Al Cross is the director of the Institute for Rural Journalism and Community Issues at the University of Kentucky, a position he’s held since 2004. Prior to accepting the post at UK, Cross spent almost three decades covering Kentucky politics — a period that spans the entirety of Mitch McConnell’s election in 1984 and rise to power in the Senate. No one in the Kentucky press corps — current or former — knows McConnell like Al does. So, with McConnell at the center of a potential deal to re-open the government and raise the debt ceiling, we reached out to Al for some perspective about McConnell. Our conversation — conducted via email — is below.
Mitch McConnell spent the entire shutdown in the shadows. Now he steps into the limelight to cut a deal with Harry Reid. Why? What’s his motivation?
Al Cross: We know him as a cunning politician with an exquisite sense of self-preservation, but he also has a responsibility to the republic, and to the world, and he realizes it. He also knows that if there is a train wreck, he will get part of the blame and make 2014 an even worse year for incumbents like himself.
McConnell’s reputation in DC as a raw political practitioner. He does what he needs to do to win. Is that an accurate portrayal of him or too limited?
Al: That’s too limited, as my first answer indicates. Look at his longstanding support for freedom in Burma/Myanmar. His critics would say he just needs a fig leaf, but I think he felt deeply about the courage and persecution of Aung San Suu Kyi.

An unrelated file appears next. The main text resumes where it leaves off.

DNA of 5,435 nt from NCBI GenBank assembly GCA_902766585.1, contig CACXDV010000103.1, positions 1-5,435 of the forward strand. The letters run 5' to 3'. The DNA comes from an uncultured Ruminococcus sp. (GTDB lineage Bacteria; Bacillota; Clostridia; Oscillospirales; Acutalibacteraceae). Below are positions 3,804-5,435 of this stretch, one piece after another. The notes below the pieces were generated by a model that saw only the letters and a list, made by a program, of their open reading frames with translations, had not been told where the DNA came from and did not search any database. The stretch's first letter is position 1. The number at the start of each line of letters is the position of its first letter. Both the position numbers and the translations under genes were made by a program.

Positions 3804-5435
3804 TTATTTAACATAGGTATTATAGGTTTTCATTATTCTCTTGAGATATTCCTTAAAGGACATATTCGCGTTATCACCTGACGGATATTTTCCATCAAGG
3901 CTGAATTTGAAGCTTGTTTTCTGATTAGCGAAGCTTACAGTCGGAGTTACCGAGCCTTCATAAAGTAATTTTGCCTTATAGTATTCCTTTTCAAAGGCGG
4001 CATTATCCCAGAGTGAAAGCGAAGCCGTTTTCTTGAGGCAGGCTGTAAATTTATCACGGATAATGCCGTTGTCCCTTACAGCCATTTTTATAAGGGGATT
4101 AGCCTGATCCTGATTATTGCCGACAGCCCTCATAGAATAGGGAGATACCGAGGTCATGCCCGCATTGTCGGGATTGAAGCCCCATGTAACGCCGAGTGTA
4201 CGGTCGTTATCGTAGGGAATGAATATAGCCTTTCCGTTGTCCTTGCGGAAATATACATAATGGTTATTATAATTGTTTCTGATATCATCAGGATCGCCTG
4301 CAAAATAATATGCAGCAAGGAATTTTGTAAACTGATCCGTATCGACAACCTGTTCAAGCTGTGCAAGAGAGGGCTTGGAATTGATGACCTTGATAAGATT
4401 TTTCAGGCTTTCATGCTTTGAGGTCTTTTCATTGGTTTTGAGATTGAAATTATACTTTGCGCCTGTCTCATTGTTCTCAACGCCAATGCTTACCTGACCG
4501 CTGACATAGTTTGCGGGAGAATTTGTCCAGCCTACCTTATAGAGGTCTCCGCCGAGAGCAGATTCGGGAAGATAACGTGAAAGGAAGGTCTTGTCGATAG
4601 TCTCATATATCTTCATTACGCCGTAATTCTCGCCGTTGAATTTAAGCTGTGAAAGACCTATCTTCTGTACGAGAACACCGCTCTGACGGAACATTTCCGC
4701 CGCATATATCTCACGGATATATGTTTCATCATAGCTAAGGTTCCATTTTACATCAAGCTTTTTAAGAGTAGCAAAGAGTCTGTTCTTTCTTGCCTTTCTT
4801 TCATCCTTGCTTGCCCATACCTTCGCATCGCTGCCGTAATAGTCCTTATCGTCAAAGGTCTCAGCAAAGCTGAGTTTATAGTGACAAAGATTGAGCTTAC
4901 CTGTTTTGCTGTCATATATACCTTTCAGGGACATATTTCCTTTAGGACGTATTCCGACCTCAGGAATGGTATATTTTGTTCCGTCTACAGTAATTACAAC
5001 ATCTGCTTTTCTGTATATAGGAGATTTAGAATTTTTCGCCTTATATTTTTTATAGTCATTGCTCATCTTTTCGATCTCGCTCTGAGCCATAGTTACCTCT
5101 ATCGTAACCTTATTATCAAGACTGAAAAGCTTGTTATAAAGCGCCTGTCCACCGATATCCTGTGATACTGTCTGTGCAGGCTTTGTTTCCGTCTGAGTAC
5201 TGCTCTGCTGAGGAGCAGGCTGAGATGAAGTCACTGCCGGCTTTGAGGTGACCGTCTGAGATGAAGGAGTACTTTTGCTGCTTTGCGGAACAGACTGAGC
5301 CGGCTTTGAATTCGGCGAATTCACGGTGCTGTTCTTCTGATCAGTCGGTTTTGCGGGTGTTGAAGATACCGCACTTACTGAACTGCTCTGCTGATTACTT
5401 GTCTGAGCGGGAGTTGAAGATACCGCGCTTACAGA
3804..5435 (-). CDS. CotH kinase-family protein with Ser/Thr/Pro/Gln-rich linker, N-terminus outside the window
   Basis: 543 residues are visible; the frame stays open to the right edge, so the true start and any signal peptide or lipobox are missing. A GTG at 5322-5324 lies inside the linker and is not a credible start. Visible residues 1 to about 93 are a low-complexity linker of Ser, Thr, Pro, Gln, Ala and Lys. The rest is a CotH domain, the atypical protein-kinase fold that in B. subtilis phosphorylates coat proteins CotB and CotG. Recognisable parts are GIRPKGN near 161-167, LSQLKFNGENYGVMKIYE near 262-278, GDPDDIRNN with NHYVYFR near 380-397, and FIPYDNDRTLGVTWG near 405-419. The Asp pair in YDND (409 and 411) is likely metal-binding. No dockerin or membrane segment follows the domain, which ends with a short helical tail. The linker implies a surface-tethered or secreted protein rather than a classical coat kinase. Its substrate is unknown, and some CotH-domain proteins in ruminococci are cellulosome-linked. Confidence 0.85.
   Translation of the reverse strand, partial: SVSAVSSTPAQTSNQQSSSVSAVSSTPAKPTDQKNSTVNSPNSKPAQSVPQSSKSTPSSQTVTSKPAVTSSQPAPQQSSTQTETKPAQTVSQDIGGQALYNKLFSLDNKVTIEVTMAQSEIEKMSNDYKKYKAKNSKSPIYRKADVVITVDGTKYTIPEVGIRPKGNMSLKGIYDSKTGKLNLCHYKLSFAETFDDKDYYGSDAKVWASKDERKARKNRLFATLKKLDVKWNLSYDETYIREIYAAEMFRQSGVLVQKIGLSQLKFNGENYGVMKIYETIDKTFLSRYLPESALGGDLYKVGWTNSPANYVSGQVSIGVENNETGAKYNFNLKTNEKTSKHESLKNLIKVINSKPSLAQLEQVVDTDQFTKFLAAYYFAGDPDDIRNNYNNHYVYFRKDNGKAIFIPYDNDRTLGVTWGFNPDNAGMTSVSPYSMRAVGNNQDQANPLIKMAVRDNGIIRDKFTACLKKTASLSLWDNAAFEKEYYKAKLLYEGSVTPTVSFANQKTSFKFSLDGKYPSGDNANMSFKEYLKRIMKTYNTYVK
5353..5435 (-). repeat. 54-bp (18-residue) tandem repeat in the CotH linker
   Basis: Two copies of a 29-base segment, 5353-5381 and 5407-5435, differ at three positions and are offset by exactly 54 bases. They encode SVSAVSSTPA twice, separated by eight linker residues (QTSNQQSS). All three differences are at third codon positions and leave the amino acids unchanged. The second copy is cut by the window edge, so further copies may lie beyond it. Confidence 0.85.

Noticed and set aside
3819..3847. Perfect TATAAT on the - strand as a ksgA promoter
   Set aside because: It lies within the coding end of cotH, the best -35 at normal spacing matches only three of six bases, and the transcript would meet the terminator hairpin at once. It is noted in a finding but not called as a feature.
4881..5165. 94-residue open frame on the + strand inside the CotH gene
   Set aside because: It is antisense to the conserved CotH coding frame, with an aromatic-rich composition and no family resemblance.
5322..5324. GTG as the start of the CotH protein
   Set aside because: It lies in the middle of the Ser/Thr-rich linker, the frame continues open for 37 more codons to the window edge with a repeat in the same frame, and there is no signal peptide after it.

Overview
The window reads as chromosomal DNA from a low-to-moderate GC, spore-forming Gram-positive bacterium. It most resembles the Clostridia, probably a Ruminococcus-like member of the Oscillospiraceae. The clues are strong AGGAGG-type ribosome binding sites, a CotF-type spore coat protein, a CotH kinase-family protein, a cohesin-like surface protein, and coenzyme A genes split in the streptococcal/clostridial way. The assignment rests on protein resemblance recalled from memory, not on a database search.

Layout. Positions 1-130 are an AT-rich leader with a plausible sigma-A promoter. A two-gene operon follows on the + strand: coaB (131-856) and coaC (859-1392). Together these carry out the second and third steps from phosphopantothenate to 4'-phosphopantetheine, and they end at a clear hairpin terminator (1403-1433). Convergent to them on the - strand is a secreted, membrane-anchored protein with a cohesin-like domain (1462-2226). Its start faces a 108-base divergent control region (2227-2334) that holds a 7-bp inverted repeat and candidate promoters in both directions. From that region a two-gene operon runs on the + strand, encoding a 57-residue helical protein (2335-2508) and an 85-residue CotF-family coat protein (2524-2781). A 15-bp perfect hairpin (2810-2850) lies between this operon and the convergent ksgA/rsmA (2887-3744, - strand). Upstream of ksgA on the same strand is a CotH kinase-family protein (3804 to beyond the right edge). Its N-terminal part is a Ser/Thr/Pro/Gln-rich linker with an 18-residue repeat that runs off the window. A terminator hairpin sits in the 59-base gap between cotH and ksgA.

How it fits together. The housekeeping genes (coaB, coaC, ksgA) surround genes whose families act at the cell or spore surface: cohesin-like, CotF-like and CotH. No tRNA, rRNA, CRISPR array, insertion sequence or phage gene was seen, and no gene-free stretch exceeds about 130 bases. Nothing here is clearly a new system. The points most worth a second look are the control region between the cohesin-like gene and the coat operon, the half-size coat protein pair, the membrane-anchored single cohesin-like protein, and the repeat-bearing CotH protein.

Why are McConnell’s numbers in such bad shape in the state? Is this any worse a place than he starts his re-election races?
Al: Over five terms, he has become more conservative and burned bridges, hardening the views of both Democrats and Republicans who don’t like him. The latter group, which is not an insignificant slice of Kentucky Republicans, has expanded with the establishment of the tea party and Rand Paul’s upset of McConnell-anointed Trey Grayson in the 2010 [Senate] primary. The tea-party element has long existed in the state GOP, but was largely inchoate until those sentiments gained a national identity and a local tribune, Paul.
Does being involved in this sort of deal — if there is one — help or hurt him back in the state?
Al: Depends on the deal. If it’s the bipartisan deal for which Susan Collins is running point, and he gets a majority of his own caucus to accept it (and I don’t think he would go for it unless he thought he could), it will of course hurt him with the tea-party types, but he probably wasn’t going to get their votes anyway. It probably helps him with Republicans and independents who dislike him because he is stepping in at a critical moment to prevent damage to the fragile economies of America and the world.
FIX: McConnell has been in the Senate since 1984. What is his legacy to this point? And is that different than what he wants his legacy to be?
Al: His legacy is as a partisan battler who has moved the argument about campaign finance, and the resulting policies, much more in the Republican direction. I think he wants his legacy to be that as Senate majority leader, the job to which he aspires, he was a major player in stemming the Democratic and liberal tide.